Beyond the Elements | NOVA
Wednesdays, Feb. 10 at 9 p.m. & Feb. 17 at 8 p.m. on WKAR-HD 23.1 & STREAMING | Picking up where he left off in NOVA’s popular special, Hunting the Elements, David Pogue sets out on a worldwide quest to find the key molecules and chemical reactions that have paved the way for human civilization, life and even the universe as we know it.Along the way, he uncovers the simple principles that produce such a dizzying diversity of matter from elements on the periodic table. Beyond the Elements’ adventures transport viewers to museums and lab test sites, welcoming a variety of experts from across the world.
Indestructible | Wed. Feb. 10
Scientists have created virtually indestructible versions of glass, rubber and plastic, but are they too tough? As the environmental impact of the quest for durability becomes clear, scientists look for ways to maintain utility but minimize harm.
Life | Wed. Feb. 17
Without the chemistry of photosynthesis, ozone and an enzyme called Rubisco, we wouldn't exist... so why do we? Discover the molecules that allowed life on Earth to begin and ultimately thrive and how scientists use evolution in chemistry.
Watch each episode at video.wkar.org during or after the premiere date.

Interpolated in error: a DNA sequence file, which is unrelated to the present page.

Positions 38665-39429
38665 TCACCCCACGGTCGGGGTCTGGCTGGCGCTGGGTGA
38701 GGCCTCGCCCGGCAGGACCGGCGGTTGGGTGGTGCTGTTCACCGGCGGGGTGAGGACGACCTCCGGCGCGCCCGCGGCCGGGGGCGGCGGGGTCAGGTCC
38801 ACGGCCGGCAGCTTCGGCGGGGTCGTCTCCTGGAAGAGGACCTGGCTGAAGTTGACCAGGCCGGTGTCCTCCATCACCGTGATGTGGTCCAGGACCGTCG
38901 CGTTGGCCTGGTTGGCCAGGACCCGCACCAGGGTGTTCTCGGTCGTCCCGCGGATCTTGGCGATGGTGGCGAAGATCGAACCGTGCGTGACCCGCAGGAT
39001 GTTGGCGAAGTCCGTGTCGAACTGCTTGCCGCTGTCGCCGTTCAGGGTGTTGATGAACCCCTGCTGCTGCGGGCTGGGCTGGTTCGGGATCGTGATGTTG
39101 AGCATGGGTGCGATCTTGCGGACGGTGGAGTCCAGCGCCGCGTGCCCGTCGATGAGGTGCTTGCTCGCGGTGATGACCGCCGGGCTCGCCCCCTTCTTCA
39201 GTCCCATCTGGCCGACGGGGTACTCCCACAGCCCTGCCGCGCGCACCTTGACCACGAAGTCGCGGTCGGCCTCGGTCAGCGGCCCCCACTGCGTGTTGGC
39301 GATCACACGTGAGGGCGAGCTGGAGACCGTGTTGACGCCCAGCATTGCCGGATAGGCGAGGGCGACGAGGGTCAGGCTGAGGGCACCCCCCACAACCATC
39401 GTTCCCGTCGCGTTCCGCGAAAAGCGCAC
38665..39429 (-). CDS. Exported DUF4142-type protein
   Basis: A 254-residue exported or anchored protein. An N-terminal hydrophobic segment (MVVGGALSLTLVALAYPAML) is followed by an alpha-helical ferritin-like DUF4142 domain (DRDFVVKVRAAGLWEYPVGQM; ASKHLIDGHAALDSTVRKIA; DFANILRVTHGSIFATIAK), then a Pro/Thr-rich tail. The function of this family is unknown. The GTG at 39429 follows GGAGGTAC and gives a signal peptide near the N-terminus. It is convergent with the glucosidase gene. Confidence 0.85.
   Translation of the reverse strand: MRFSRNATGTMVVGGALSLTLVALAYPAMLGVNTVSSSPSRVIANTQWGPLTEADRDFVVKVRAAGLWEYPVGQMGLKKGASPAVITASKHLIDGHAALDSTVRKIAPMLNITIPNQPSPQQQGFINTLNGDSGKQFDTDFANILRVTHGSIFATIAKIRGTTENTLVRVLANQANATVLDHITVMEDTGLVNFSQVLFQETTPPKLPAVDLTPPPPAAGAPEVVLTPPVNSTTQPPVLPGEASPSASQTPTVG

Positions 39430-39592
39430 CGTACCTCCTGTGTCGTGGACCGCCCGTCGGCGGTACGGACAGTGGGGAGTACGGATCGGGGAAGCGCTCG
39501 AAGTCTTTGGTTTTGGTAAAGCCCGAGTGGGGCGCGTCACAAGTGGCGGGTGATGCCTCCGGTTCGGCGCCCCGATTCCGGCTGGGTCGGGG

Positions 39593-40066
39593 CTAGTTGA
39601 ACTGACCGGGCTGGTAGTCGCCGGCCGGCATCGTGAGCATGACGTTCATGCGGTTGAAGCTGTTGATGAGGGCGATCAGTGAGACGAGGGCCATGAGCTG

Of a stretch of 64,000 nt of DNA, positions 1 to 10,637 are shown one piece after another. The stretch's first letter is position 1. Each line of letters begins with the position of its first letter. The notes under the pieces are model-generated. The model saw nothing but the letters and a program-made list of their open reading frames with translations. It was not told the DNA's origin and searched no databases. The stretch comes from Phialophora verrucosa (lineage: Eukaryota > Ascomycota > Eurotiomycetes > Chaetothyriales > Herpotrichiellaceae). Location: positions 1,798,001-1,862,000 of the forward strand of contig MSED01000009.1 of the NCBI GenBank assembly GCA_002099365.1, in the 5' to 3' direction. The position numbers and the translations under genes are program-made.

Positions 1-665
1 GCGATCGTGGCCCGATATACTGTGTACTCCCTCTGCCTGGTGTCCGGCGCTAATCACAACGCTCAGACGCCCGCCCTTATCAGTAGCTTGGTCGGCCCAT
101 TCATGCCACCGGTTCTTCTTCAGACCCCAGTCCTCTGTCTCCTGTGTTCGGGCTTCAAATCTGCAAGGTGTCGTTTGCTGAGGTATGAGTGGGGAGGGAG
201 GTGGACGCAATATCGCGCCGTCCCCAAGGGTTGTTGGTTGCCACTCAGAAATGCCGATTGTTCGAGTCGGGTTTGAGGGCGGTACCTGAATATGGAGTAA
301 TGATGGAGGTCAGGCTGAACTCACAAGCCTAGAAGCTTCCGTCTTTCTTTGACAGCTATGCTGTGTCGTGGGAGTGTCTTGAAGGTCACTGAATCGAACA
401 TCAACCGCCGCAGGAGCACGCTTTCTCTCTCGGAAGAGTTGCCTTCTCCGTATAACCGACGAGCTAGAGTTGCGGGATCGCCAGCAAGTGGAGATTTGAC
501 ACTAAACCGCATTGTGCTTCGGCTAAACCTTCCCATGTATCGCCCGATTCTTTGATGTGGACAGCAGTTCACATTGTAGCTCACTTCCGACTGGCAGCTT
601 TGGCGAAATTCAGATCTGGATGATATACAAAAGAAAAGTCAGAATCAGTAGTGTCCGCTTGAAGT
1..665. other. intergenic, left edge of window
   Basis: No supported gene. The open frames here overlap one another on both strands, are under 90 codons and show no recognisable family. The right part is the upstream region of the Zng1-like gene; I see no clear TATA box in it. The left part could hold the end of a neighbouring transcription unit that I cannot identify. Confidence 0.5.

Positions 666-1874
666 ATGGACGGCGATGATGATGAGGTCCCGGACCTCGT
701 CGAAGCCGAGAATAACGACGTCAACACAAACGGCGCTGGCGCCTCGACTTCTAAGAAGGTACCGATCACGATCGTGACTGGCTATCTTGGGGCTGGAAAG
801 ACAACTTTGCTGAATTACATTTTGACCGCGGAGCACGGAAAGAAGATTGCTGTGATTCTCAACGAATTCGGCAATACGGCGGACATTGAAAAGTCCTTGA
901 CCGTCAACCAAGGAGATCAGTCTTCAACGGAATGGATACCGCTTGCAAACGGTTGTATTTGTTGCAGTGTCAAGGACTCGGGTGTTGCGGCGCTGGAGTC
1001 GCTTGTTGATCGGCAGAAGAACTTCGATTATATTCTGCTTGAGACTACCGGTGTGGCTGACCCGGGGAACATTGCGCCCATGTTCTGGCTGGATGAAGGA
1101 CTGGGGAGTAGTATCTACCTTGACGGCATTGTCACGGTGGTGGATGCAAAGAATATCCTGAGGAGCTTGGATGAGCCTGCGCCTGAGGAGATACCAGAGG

MORE ABOUT NOVA:
NOVA is the most popular primetime science series on American television, demystifying the scientific and technological concepts that shape and define our lives, our planet and our universe. The PBS series is also one of the most widely distributed science programs around the world and is a multimedia, multiplatform brand reaching more than 55 million Americans every year on TV and online. NOVA’s important and inspiring stories of human ingenuity, exploration and the quest for knowledge are regularly recognized with the industry’s most prestigious awards. As part of its mission to make the scientific enterprise accessible to all, NOVA is committed to diversity and inclusiveness in all its work, from the production process to the range of stories we tell and voices we feature. In addition, science educators across the country rely on NOVA for resources used in the classroom as well as in museums, libraries and after-school programs.